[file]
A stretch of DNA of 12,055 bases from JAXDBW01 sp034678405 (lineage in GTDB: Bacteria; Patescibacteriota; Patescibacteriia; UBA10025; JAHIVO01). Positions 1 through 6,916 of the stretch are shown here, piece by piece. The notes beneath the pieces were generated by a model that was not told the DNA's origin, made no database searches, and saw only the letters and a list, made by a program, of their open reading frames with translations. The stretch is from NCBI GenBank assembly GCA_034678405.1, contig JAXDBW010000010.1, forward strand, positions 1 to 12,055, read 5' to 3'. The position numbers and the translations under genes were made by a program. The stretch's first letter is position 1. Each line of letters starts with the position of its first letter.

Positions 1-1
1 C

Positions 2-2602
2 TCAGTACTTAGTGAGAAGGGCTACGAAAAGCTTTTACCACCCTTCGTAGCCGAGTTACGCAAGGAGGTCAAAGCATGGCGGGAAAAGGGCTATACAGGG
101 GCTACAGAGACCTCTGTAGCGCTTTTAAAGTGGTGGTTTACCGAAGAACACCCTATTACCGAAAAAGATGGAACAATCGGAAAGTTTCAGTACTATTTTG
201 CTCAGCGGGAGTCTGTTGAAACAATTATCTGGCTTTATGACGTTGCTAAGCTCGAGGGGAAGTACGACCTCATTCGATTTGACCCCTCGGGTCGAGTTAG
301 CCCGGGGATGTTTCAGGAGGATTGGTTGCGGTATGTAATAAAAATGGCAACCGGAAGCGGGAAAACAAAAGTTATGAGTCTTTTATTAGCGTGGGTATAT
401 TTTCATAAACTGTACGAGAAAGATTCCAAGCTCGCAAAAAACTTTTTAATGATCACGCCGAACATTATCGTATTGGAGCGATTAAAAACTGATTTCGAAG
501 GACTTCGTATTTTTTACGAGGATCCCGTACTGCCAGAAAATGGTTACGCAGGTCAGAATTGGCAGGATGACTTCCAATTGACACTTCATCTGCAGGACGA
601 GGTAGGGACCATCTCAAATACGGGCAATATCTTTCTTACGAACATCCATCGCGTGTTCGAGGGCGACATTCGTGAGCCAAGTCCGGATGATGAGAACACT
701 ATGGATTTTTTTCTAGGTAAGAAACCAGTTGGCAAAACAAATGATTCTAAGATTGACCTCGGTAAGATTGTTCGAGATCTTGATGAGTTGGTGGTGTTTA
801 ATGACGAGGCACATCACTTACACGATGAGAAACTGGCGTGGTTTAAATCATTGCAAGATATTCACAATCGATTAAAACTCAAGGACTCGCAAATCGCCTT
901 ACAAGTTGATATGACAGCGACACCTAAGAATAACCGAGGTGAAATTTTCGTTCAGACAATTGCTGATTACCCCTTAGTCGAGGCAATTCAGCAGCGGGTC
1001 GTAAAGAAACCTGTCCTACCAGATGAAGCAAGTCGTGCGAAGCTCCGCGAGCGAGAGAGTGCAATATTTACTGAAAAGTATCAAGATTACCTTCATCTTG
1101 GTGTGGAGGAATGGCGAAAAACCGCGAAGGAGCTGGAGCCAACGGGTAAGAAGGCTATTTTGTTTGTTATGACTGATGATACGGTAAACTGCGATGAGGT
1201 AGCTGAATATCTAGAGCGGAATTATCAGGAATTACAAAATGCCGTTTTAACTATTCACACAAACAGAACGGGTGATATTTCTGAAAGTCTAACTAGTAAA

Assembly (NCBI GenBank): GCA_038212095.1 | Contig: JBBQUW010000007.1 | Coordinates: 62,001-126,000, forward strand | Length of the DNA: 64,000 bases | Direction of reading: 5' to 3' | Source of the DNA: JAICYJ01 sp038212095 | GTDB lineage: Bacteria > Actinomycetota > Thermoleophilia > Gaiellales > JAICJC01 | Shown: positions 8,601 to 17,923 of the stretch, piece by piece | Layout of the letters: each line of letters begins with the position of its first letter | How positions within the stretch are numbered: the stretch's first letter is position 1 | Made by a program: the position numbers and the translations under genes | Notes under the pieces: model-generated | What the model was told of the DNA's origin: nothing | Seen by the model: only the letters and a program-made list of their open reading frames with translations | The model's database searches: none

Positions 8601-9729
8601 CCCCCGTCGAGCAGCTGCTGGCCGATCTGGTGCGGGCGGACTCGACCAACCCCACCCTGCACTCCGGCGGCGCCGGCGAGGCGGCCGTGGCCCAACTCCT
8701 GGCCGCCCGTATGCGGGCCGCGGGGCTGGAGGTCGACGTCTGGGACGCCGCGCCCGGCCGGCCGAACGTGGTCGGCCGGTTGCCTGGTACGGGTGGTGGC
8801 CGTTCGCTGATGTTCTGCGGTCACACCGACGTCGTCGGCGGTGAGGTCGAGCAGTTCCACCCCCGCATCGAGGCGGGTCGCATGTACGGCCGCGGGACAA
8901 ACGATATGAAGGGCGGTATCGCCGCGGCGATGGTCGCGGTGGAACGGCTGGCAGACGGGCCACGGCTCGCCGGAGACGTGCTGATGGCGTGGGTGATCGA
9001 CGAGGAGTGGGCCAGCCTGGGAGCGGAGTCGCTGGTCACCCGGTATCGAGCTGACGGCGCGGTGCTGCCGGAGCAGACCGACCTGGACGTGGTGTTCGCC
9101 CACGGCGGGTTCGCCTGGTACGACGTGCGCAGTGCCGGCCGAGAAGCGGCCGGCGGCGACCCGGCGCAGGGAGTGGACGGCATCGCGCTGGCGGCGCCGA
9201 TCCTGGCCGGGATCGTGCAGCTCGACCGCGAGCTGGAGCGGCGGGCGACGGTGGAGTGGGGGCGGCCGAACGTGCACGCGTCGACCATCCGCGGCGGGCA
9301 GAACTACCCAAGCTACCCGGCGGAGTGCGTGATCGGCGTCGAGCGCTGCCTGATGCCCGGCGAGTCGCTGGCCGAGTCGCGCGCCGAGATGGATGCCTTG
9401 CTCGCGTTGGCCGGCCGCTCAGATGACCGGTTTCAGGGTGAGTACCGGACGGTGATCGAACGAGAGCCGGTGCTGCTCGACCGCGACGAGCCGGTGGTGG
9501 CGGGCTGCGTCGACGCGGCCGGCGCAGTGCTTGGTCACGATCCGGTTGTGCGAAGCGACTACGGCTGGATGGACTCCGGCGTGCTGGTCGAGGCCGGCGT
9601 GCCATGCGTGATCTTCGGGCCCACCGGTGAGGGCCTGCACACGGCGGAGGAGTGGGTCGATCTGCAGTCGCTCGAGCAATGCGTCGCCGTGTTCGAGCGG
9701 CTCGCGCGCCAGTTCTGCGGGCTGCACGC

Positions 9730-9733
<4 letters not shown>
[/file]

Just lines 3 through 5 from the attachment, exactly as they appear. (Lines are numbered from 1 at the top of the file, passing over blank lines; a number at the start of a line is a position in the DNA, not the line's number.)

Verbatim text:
1 C

Positions 2-2602
2 TCAGTACTTAGTGAGAAGGGCTACGAAAAGCTTTTACCACCCTTCGTAGCCGAGTTACGCAAGGAGGTCAAAGCATGGCGGGAAAAGGGCTATACAGGG